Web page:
In his address to the nation, Ramaphosa admitted that “our country is facing a stark reality”. Although he went on to sugar coat that reality, he admitted that our economy is stagnant, unemployment is deepening, and our public finances are under severe pressure.
He then noted: “We have a choice. We can succumb to the many and difficult and protracted problems that confront us, or we can confront them, with resolve and determination and with action.”
He is right. That is exactly the choice we have. Yet although he claims to be confronting the challenges, he is not.
If I were president, this is what I would do to confront our challenges:
- Set in motion the steps needed to resolve our energy crisis: 1) break Eskom’s monopoly entirely by opening the energy market to full competition, allowing companies and households to generate and sell electricity unhindered by the state, 2) sell off Eskom’s power stations to pay off its R450 billion debt, 3) free Eskom’s leadership to drive operational efficiencies.
- Revive investor confidence by decisively walking away from expropriation without compensation and instead commit to undertaking an adequately fund land reform process as the Constitution demands.
- Decisively cancel national health insurance and instead implement the DA’s Sizani Healthcare Plan which is full of practical solutions to our country’s massive healthcare challenges and won’t require additional funding or tax increases.
- Unequivocally drop any notion of forcing pension funds to be invested into state-owned companies.
- Make a firm commitment that the Reserve Bank will not be nationalised.
- Make bold changes to our labour legislation to unleash entrepreneurship and job creation. At the very least, small and medium business must be exempted from all but the Basic Conditions of Employment. Nothing could do more to create jobs for the 70% of young South Africans who want a job but can’t find one.
- Commit to ending SADTU’s stranglehold on our basic education system, so that teachers can be properly trained, monitored and incentivised.
- Do away with cadre deployment and BEE and instead commit that appointments and tenders will be on merit so that public money can be spent efficiently in the best interests of the poor.
- Devolve SAPS powers to the provinces and metros as per international best practice.
- Commit to reining in the public sector wage bill, by freezing wages for all managers and administrators for three years and reduce the number of such managers earning over a million rand a year by a third.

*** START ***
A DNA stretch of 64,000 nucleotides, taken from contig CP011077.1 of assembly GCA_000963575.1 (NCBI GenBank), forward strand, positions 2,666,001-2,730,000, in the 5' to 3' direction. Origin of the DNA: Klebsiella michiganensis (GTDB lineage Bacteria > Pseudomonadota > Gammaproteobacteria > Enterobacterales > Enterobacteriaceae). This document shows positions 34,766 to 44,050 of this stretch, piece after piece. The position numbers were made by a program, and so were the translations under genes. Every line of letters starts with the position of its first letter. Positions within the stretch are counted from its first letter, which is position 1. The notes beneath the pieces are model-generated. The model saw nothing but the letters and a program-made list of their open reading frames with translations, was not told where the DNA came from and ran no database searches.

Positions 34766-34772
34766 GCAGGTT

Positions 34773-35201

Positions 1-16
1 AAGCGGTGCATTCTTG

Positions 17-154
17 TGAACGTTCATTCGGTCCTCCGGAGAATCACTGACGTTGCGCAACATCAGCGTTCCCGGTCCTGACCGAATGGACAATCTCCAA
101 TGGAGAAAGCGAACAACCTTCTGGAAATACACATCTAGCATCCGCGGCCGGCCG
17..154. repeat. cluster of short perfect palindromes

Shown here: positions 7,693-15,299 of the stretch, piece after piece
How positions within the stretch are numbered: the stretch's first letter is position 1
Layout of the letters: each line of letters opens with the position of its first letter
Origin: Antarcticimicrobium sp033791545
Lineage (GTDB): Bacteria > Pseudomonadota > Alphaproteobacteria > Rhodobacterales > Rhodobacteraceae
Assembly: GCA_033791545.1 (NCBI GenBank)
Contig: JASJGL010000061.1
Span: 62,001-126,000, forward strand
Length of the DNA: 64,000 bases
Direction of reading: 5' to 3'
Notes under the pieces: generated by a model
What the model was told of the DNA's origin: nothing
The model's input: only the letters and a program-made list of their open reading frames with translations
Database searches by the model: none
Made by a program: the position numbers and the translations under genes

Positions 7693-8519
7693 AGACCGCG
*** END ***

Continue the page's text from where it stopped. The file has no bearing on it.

Some of these are quick wins and others will take time, but all of them must begin now.
Ramaphosa did not commit to taking a single one of these steps. Anyone who thinks he is confronting South Africa’s challenges is delusional. He did throw us a few bones: the commitment to add additional energy to the grid and to back the DA’s long-fought proposal to allow municipalities to procure their own power from independent producers. Both are in the ANC’s interest, since load-shedding is eroding their support and the DA has taken them to court to allow the latter and is bound to win the case.
But mostly he dished up delusions: a state bank when the post bank is already unable to do its job; a sovereign wealth fund when the government already spends R1000 million more per day than it gets in taxes; a smart city when most municipalities are bankrupt or dysfunctional or both; coding and robotics for kids who can’t read; a capable state with cadre deployment.
In all his big policy decisions, he is forced to choose between keeping the patronage taps open and building populist support for his party on the one hand and generating inclusive growth for South Africa on the other hand.
The fact is, he’s chosen to save the ANC rather than South Africa. That’s why he’s clinging to populist policies that undermine any investment credibility in the economy. He knows, for example, that NHI is unaffordable and won’t make any difference in improving healthcare.
Ramaphosa told us he chooses to confront our challenges. The fact is, he lied.
Either Ramaphosa is not the leader we hoped he’d be, or he doesn’t have the mandate from his party to confront South Africa’s challenges. Either way, it makes no difference.
It’s time for South Africans to wake up. Even if you think Cyril’s a great guy, it’s time to stop putting your hope in the ANC to save SA. It’s not going to happen.
That’s why we need to build a new majority in SA that can make these bold reforms. The DA will be at the forefront of this charge.